Phasing in of NHI could be key to its success
The National Health Insurance (NHI) initiative is expected to take 14 years to phase in and will cost about R500-million for the pilot stage alone. But it is still not clear in medium-term budget policy statement who will foot the bill.
The government has prioritised the initiative that will kick off in 10 pilot districts.
These will test the feasibility and scale of proposals outlined in the NHI green paper, which focuses on primary healthcare, health promotion and preventative care.
Finance Minister Pravin Gordhan said there were several options to acquire the necessary funding without imposing a huge burden on ordinary South Africans. One was increased taxes, but he said the NHI project would be run in a fiscally sustainable way.
“We all agree it’s a noble goal,” said Carmen Christian, an economics lecturer at the University of the Western Cape, “but the question remains: Is it a feasible solution given the economic climate, the fiscal implications and the lack of research?”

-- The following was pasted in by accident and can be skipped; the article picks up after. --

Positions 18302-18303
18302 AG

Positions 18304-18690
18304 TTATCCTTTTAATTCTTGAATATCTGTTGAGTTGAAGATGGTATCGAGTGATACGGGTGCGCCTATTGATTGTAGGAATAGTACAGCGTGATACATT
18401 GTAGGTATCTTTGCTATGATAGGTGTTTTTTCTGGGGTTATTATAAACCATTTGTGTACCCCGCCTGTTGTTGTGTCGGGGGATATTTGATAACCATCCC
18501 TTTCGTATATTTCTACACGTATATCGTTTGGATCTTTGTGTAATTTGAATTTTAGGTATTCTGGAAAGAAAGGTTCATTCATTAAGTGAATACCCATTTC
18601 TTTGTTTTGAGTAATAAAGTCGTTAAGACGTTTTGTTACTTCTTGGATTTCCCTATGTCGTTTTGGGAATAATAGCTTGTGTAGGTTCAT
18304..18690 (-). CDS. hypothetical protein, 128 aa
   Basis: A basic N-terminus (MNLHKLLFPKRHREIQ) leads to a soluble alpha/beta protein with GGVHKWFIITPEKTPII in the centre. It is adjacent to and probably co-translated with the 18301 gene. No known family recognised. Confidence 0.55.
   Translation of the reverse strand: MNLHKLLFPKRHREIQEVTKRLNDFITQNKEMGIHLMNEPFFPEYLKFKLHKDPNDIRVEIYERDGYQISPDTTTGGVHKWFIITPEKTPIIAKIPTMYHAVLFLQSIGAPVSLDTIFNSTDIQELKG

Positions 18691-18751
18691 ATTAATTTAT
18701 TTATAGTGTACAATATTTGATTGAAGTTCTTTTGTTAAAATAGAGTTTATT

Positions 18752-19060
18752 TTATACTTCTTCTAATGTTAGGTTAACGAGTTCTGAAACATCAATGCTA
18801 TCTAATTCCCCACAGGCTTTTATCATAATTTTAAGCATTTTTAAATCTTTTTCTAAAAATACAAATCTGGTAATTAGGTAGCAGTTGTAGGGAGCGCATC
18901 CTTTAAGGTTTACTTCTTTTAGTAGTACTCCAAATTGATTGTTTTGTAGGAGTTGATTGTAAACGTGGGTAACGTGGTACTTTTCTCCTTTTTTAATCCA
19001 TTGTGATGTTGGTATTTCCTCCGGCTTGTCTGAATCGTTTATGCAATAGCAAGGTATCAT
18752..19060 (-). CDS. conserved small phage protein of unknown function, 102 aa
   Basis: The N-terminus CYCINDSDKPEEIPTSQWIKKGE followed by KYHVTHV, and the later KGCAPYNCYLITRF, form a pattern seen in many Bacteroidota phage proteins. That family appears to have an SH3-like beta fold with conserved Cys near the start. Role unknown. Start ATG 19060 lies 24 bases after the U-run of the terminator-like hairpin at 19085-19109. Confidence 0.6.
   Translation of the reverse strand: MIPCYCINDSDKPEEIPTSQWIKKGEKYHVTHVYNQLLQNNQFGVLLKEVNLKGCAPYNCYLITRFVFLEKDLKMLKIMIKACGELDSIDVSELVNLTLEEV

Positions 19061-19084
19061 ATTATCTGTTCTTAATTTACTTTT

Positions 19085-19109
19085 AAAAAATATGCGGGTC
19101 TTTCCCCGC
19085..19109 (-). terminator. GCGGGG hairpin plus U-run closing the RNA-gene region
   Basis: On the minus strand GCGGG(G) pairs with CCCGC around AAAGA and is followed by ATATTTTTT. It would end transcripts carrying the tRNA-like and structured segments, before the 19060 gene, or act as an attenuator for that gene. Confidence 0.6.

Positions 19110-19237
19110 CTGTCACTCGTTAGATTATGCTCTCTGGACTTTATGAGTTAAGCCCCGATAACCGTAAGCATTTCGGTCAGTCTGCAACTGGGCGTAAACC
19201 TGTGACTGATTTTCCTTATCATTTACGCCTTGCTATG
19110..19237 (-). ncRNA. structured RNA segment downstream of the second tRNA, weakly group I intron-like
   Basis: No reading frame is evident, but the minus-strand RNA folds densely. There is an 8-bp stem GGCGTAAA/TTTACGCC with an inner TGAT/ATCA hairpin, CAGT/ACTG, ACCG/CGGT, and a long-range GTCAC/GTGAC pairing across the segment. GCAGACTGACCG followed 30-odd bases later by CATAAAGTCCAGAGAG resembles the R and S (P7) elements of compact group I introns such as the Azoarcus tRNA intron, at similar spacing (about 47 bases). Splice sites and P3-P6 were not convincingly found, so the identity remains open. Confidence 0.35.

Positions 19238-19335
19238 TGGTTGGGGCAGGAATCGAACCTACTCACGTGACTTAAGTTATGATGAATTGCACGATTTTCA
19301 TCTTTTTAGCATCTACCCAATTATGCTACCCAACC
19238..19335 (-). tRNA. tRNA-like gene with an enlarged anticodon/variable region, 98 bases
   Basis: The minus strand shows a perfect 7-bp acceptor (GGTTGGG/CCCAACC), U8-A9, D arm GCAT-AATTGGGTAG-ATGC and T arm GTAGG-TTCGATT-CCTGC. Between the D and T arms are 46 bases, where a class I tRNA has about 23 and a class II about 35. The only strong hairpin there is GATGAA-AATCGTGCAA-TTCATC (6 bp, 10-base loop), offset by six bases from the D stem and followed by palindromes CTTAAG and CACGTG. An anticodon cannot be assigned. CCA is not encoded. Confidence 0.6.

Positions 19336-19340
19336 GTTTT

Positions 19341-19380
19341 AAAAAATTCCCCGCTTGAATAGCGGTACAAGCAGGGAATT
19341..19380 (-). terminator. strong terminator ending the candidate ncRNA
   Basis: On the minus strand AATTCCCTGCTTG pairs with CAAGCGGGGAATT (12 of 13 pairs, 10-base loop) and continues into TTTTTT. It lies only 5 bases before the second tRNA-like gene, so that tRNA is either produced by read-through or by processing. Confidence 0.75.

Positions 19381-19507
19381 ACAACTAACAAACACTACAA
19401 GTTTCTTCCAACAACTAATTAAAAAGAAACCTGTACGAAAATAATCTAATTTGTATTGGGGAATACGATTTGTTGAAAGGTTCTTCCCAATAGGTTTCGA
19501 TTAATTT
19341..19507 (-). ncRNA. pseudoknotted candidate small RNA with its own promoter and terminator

Initial estimates expected the initiative to cost R255-billion by 2025 on completion of the rollout but Christian said it was difficult to look at costing at this stage as there is a lack of detail in the green paper.
Ryan Lobban, a healthcare research analyst at Frost & Sullivan, said that he expected a conditional grant would be made during the pilot phase but obviously the monetary figure still had not been finalised. “The government has acknowledged that a 100% accurate estimation of the cost of NHI is not possible as it depends on the utilisation rates and size of the population as well as unit costs,” he said.
Shan Naidoo, the head of the department of community health at Wits, said the NHI was a human right and its development was therefore inevitable. “The NHI principles and objectives cannot be contested because it underpins respect for social justice.”
When the NHI policy document was approved this year, it produced an outcry over the heavy taxes that would be needed to fund it. But a slow, incremental approach could be the key to its success. Naidoo described phasing it in as its saving grace.